BACKGROUND & AIMS: Education of patients with chronic hepatitis C has been proposed to increase response to therapy with peginterferon and ribavirin. We performed a prospective study to determine the effects of systematic consultation by a nurse on patient adherence and the efficacy of therapy.
METHODS: We analyzed data from 244 patients who received either systematic consultation, after each medical visit, from a nurse who used a standard evaluation grid and provided information about the disease and treatment (group A [GrA], n= 123) or the conventional clinical follow-up procedure (group B [GrB], n = 121). Treatment lasted 24 to 48 weeks.
RESULTS: Characteristics of each group were similar at baseline, including prior treatment (42.6% in GrA and 36.0% in GrB). Overall, GrA had significantly better adherence to treatment that GrB (74.0% vs 62.8%), especially among patients who received 48 weeks of treatment (69.7% vs 53.2%; P < .03). Significantly more patients in GrA had a sustained virologic response, compared with GrB overall (38.2% vs 24.8%; P < .02), as well as treatment-naive patients (47.1% vs 30.3%; P < .05), and those with genotypes 1, 4, or 5 infections (31.6% vs 13.3%; P < .007). There were no differences between GrA and GrB in response of patients with genotypes 2 or 3 infections or advanced fibrosis. Prognostic factors for a sustained virologic response (based on bivariate and multivariate analyses) were virologic response at week 12 (odds ratio [OR], 1.9; P < .0001), genotypes 2 or 3 (OR, 2.9; P < .0001), therapeutic education (OR, 2.5; P < .02), and lack of previous treatment (OR, 2.3; P < .005).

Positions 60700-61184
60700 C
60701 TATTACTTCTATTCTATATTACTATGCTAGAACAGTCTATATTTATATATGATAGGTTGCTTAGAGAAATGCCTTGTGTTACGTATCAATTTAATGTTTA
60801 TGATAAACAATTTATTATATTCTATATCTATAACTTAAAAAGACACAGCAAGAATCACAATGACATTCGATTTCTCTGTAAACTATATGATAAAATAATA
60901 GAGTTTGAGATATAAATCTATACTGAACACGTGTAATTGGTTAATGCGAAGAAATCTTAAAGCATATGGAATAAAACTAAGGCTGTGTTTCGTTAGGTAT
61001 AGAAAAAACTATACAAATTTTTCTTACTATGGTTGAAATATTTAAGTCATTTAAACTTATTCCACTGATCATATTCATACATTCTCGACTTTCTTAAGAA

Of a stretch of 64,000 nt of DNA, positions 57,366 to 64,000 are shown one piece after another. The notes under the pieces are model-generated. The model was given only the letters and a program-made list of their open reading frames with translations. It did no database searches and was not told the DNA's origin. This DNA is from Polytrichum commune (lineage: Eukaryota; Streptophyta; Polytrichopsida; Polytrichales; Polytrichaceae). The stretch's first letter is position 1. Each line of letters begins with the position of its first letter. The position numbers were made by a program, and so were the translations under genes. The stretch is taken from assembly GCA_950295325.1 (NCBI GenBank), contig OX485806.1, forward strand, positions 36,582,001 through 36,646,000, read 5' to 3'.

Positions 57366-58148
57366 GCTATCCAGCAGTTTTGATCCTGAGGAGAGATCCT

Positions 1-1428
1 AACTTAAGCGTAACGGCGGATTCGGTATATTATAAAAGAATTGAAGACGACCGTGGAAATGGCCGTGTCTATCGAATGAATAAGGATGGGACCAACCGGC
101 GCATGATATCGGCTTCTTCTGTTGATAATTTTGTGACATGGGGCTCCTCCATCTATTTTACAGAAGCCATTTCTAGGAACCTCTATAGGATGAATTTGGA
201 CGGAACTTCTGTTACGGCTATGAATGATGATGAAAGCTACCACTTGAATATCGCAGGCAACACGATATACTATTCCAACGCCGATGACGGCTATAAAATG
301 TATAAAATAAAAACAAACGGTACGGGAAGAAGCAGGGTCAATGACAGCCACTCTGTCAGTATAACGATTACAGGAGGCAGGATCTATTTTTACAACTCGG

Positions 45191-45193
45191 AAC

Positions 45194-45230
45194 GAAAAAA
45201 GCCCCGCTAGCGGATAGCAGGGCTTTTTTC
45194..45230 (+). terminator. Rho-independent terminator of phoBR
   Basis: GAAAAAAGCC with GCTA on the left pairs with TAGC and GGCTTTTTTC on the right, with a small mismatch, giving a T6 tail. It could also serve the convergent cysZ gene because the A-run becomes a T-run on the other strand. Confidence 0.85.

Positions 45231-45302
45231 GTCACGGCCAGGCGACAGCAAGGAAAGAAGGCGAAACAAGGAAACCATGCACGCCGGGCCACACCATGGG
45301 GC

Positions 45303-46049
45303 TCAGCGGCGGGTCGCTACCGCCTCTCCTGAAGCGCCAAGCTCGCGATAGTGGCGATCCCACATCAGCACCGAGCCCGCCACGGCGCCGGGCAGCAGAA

CONCLUSIONS: Therapeutic education by a specialized nurse increases the response of patients with hepatitis C to therapy, particularly in difficult-to-treat patients.